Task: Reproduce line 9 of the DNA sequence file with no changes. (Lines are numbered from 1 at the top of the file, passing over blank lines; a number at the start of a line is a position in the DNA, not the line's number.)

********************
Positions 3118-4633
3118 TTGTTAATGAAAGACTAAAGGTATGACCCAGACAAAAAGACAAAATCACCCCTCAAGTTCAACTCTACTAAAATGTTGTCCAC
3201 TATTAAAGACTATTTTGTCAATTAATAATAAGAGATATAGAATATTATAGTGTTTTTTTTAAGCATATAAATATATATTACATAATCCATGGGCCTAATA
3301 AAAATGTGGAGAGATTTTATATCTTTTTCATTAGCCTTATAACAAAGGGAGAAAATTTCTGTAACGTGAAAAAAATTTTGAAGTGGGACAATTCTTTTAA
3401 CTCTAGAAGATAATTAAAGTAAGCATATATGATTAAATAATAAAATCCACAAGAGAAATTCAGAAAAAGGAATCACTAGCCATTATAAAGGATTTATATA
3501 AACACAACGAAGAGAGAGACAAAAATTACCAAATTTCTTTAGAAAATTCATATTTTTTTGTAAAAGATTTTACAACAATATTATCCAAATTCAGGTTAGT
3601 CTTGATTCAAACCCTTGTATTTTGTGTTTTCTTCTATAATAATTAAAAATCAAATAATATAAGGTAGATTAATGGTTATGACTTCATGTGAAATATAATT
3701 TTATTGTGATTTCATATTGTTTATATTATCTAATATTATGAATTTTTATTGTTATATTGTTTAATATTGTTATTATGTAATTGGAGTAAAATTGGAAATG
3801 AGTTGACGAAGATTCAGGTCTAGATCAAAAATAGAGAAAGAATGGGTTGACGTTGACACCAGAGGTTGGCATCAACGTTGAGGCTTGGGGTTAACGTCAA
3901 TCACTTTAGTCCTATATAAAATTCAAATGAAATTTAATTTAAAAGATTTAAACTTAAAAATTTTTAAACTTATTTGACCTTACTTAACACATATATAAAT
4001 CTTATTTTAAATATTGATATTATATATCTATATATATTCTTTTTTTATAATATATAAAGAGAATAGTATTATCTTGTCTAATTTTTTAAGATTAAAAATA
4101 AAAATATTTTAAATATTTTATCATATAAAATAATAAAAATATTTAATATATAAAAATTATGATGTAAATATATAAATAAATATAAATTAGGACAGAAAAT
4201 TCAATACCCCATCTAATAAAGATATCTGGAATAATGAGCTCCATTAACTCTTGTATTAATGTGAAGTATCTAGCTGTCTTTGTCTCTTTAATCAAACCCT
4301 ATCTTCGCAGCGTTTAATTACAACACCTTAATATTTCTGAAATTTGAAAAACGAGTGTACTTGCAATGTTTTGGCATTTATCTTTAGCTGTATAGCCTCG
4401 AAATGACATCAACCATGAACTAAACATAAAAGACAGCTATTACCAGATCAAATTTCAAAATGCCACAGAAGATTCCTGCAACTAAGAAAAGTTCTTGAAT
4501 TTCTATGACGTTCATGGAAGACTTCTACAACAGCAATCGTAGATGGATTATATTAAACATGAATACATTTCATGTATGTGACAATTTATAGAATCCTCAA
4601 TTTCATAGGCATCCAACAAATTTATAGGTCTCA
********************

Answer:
3801 AGTTGACGAAGATTCAGGTCTAGATCAAAAATAGAGAAAGAATGGGTTGACGTTGACACCAGAGGTTGGCATCAACGTTGAGGCTTGGGGTTAACGTCAA